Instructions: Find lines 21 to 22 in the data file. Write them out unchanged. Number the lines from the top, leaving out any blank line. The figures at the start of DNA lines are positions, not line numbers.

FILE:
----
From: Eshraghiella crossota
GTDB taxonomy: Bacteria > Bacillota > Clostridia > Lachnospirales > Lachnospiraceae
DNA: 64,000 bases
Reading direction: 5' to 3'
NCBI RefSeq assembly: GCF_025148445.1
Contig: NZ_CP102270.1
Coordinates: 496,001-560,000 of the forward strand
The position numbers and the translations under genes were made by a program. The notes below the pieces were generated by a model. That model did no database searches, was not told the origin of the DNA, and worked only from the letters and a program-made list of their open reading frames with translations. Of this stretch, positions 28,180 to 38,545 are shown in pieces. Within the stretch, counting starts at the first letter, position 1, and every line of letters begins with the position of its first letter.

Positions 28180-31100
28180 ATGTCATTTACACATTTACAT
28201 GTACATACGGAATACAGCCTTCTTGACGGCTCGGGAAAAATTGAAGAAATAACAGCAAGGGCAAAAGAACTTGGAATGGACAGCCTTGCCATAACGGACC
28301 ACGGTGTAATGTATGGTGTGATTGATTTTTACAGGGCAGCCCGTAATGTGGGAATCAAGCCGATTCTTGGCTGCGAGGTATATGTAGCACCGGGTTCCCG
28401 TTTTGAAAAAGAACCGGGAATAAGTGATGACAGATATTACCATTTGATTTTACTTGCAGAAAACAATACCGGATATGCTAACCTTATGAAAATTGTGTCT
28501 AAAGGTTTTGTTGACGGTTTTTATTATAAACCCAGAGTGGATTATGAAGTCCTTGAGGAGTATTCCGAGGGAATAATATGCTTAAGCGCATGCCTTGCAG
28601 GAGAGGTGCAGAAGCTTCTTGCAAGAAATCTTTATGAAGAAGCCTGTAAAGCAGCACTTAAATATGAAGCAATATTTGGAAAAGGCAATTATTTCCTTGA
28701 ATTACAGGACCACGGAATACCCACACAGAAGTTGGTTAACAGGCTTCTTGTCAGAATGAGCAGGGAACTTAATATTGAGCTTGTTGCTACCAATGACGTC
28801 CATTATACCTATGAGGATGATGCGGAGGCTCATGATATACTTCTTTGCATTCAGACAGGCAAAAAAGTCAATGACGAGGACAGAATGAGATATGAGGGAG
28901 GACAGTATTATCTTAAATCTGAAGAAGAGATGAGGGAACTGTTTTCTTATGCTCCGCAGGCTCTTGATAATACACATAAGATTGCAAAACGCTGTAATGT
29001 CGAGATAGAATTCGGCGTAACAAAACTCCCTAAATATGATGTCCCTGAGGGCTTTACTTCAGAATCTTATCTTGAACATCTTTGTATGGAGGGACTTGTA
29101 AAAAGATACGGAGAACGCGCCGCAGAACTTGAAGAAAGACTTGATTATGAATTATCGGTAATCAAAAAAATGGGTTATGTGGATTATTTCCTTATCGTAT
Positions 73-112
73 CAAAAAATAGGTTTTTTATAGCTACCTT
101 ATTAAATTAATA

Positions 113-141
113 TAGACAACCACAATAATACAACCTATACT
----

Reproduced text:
Positions 73-112
73 CAAAAAATAGGTTTTTTATAGCTACCTT